Wednesday night was a crucial day for the Oakland As proposal to build a $12M ballpark and mixed-use development along the waterfront near Jack London Square.
After hours of public testimony the Planning Commission unanimously recommended that the City Council approve the environmental impact report. It is a 3,500-page document detailing the impacts on traffic, noise and rail safety.
The document could be certified as soon as next month by the Councilmembers. It is crucial that the environmental review is in compliance to the California Environmental Quality Act before the project can move forward. It is just one of many approvals that are required from state and local agencies.
The As proposed building a 35,000-seat stadium and mixed-use development in Howard Terminal on 55 acres. This is located at Market Street, just west of Jack London Square. The plans include the construction of 3,000 residences, 400 hotel bedrooms, 1.5 million square footage of office space, 270,000 sq. feet of retail space, and approximately 18 acres of open space. Howard Terminal is currently used as a hub by trucks traveling to and from the Port.
The commission received many written comments from the public before Wednesday asking that the hearing be postponed so residents can review and analyze the document. Many of the concerns revolved around air quality and cleanup of toxic substances from the site.
Commissioners voted to keep the public hearing going as planned. Pete Vollmann, a city planner who was responsible for the project, stated that the public was given more notice than is legally required. The city extended the time limit for public comments after the draft EIR was published in February. The final EIRPublished Dec. 17, included responses to over 400 written comments.
Jennifer Renk, planning commissioner said that this was a very large and extraordinary undertaking. It was well-organized and easy to understand, which I appreciate. CEQA is a real success. This EIR proves it. This kind of public engagement makes projects like these better. This isn’t the end of the conversation. There’s still much to do. The council will need to address some of the feasibility issues that were raised today.
Even if council approved the EIR it would not allow the project or shovel to go into the ground until there are more inputs and more detailed analysis about what is happening in the field. Jonathan Fearn, vice-chair of the commission, stated that. I want to emphasize that.
Mayor Libby Schaaf praised the decision.
Tonight’s recommendation by the Planning Commission to send the Final Environmental Impact Report to the City Council for certification is a major win for our region. It puts Oakland one step closer towards building a landmark waterfront baseball park district with the highest environmental standards. Schaaf released a statement Wednesday evening.
Over 200 people attended the Zoom hearing. More than 50 speakers addressed members of the commission. Many were concerned about traffic impacts in Chinatown, worsening air quality and the impact on West Oakland and other nearby areas.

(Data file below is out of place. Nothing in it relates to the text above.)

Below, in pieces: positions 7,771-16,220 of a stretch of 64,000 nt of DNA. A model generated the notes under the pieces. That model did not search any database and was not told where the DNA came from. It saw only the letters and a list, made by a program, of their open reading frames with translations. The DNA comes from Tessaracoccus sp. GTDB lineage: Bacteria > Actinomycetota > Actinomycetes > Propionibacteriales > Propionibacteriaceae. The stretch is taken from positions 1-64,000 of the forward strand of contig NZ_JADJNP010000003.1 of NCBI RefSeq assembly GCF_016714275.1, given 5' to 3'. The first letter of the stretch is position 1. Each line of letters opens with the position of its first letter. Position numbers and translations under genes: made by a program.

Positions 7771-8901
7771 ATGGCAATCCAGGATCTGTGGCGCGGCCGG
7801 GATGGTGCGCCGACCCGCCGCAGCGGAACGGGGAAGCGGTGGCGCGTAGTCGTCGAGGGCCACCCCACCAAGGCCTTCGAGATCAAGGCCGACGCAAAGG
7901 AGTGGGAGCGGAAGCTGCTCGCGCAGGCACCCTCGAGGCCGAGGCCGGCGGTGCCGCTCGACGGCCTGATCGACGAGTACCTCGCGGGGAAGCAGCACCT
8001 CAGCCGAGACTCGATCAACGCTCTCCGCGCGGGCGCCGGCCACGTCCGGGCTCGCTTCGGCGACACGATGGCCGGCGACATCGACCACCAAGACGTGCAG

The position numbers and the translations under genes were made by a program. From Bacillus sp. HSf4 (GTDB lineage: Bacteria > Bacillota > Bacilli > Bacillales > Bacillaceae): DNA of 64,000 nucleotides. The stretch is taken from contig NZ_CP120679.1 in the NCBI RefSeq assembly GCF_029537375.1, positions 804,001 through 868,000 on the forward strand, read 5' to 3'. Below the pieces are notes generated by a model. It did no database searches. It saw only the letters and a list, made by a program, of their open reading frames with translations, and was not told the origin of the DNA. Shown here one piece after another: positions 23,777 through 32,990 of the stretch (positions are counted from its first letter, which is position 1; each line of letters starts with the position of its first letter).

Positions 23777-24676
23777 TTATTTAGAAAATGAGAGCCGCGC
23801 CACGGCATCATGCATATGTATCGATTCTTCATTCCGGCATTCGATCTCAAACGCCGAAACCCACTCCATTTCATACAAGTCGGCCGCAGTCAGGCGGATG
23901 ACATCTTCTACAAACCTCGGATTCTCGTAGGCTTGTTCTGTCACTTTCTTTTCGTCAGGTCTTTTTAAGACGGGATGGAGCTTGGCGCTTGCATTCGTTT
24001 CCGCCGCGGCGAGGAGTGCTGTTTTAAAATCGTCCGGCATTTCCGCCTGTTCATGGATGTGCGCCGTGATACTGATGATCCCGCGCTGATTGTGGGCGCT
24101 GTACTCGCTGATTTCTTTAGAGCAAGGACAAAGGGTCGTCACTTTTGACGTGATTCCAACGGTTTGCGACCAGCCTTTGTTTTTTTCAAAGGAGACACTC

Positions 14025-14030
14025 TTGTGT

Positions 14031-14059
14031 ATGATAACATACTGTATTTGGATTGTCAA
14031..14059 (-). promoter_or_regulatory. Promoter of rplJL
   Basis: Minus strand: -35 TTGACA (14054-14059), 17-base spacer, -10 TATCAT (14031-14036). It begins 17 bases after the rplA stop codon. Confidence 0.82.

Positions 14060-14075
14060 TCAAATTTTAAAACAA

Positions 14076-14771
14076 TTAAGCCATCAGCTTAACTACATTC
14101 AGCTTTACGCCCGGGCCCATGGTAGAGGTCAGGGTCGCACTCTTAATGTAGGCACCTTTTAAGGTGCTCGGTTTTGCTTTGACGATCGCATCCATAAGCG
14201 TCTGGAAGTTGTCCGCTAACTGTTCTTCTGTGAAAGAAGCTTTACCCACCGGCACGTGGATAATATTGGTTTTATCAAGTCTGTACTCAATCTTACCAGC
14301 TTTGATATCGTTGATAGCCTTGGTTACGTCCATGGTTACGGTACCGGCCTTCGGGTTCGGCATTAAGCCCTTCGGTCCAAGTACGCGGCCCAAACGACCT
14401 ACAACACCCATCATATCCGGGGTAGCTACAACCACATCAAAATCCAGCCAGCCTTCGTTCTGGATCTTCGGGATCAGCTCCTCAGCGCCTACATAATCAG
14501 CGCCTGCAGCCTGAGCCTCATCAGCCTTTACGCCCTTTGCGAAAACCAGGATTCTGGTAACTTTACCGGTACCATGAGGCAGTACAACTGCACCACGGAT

Margaret Gordon, a founding member, stated that you don’t take into account our health.
Sonya Karabel, East Bay Alliance for a Sustainable Economy, stated that the environmental impact report did not adequately address how the site would be cleaned up. Karabel claimed that the site is full of dangerous toxic substances.
Representatives from Union Pacific railroad and Capitol Corridor Joint Powers Authority warned that the study doesn’t include effective grade separations at rail crossings. This would mean that fans would need to cross the tracks to reach the stadium. Groups representing workers at Port of Oakland said that the EIR does not address disruptions to port operations.
Scott Taylor, CEO at GSE Logics, stated that the company, which has 400 workers in port, is looking into moving if the As move from Howard Terminal. Taylor stated that an amusement-park is not compatible with the port nearby.
The California Environmental Quality Act (or CEQA), allows for a judicial review to a development project’s environmental impact report. Many large projects face legal challenges. Rob Bonta, an ex-Assemblyman, has simplified the process. Under AB 734Any lawsuits must be disposed of within 270 days.
The approval process involves other agencies. The Department of Toxic Substances will examine the proposed cleanup of this site. The San Francisco Bay Conservation and Development Commission and Port of Oakland will determine whether the project is compatible with seaports.
The As and the city of Oakland are currently negotiating the financial terms of this project. They also have a development agreement that will finalize the community benefits and affordable housing at the Howard Terminal site. The project must be approved by both the city and the Port of Oakland.
The plan could be modified later. The As have discussed the possibility of building an example. Gondola aerialThe gondola will transport fans from Oakland Convention Center to the stadium. The team has not yet applied for the gondola. However, the route proposed would run along Washington Street through Old Oakland. This could have an impact on the stadium. Historic neighborhood.
The project could also be scaled down. The Port of Oakland is evaluating the possibility of using 10 acres of Howard Terminal as a turning basin for ships. It is located in the southwest corner of Howard Terminal, near Schnitzer Steel.
President Dave Kaval stated that the team is exploring options for stadiums in Oakland and Las Vegas. He told the commission Wednesday that it was possible to shovel a shovel into the ground in Oakland within one year of receiving final approvals. This was thanks to AB734.
Kaval stated Wednesday, “We just want it to be done in the greatest transparency and openness so that we can move on with this transformative project.”